As I write, I’m already tearing up. That’s very like me, I am a crier and I naturally feel big feelings. I have struggled with depression and suicidal ideation on and off since I was ten. I made my first suicide plan when I was twelve.
What’s bringing emotions to the surface for me now though isn’t thinking of my younger self, it’s thinking of those who we’ve lost. I host a podcast (Adoptees On) that is all about giving a literal voice to the voiceless. I can’t count the number of times adoptees have shared with me on mic (and also after we stop recording) the pain they’ve experienced has lead them to consider suicide and even attempt suicide. Whose stories have I missed hearing? Whose voices have been cut short too soon?
Thinking of the shock in finding that the citizenship their parents must certainly have finalized for them was a phantom promise as they sit on the plane back to their country of origin, no money, no language, no one waiting at the airport. Thinking of the children who were promised their forever home, only to find out it’s at the bottom of an ocean. Thinking of the perfect two-parent household with the six-figure salaries who abused their adopted child to the point they could only find one way to run away forever. Thinking of the adult who has finally expressed their true feelings of loss to their adoptive parents and now finds themselves disowned and alone.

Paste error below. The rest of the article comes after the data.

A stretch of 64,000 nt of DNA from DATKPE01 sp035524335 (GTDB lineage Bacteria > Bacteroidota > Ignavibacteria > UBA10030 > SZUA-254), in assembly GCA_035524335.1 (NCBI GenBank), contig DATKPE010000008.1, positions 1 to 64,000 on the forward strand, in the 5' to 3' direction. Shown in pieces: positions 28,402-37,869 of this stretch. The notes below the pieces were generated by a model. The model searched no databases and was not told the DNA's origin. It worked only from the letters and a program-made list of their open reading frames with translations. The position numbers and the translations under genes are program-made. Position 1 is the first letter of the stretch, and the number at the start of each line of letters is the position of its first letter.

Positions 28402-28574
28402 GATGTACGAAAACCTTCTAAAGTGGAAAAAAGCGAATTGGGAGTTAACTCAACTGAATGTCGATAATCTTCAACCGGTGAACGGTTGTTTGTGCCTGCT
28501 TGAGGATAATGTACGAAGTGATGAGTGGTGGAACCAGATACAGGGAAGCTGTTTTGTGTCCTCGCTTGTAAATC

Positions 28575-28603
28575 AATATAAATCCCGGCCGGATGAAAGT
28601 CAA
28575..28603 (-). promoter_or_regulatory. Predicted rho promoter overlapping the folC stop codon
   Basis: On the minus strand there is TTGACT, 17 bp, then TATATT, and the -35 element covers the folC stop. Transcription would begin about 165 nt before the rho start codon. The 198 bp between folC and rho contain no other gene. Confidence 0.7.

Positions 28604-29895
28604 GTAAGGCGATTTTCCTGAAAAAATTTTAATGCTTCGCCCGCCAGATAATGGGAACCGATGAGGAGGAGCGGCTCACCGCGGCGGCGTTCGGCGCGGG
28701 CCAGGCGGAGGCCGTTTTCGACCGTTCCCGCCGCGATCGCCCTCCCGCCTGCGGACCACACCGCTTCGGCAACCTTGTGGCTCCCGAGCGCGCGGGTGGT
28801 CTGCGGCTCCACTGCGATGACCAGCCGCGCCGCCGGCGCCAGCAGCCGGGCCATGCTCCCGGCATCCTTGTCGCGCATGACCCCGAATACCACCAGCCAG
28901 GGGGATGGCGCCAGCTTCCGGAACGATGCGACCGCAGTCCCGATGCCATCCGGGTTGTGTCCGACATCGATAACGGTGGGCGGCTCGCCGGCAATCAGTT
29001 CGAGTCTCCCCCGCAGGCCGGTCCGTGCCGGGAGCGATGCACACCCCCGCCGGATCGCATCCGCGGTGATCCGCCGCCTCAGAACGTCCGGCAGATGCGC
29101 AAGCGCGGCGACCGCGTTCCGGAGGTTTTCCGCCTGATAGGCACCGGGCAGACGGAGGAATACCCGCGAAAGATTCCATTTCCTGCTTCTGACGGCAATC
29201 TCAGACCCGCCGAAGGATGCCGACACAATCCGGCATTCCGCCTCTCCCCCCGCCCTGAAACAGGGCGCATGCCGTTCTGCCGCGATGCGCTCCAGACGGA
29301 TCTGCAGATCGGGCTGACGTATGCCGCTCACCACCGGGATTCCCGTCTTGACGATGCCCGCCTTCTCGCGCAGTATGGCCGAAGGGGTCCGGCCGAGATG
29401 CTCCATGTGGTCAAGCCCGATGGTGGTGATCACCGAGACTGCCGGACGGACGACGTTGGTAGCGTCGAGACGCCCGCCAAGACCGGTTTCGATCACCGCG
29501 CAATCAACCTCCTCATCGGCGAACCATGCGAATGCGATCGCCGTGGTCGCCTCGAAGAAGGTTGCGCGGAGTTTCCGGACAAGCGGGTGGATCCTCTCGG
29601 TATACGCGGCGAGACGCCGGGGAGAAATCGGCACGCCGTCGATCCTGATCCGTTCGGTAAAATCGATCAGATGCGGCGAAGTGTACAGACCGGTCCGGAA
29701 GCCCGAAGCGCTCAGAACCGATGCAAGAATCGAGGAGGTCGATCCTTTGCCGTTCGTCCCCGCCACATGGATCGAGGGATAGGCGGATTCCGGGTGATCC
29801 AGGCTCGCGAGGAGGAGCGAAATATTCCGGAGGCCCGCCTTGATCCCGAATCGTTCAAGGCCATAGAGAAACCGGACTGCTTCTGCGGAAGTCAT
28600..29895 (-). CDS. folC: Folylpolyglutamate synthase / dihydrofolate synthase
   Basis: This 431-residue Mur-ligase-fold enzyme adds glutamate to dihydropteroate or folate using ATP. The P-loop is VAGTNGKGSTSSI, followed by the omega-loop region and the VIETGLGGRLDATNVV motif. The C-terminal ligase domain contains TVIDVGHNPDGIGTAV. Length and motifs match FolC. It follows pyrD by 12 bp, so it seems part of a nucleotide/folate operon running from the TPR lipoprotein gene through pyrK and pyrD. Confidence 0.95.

You know these stories are about real human beings? Real fleshly bodies with freckles on their nose more than cheeks and those pudgy rolls they can’t quite squeeze over the top of that pair of jeans anymore and the tattoo that was that cringey dolphin but it’s so faded now and the teeny little fingers who still can’t zip up their jacket by themselves and the few hairs that aren’t coming in quite the same colour anymore and the stretch marks on that one weird spot on their left thigh and those feet where the right one is always just a bit bigger and sizing up a pair seems silly and the scent of that perfume that you remember from when everyone was wearing it in high school and their hands always felt so cold but they never wanted gloves and the little scar on the forehead that made it welcome Harry Potter jokes and those eyes that just seemed to be an indescribable colour maybe hazel and that fingernail that always grew back a teeny bit crooked after that accident and the teeth that could have used a quick check in the mirror after the salad and the voice that sounded just like
I can’t summon up their voice any more. It just won’t come to me.
As we remember those we’ve lost, take the breath, take the pause, and by all means grieve. But as we rise the next day, may their memory encourage our revolution.
Haley Radke, Creator of Adoptees On – The podcast where adoptees discuss the adoption experience
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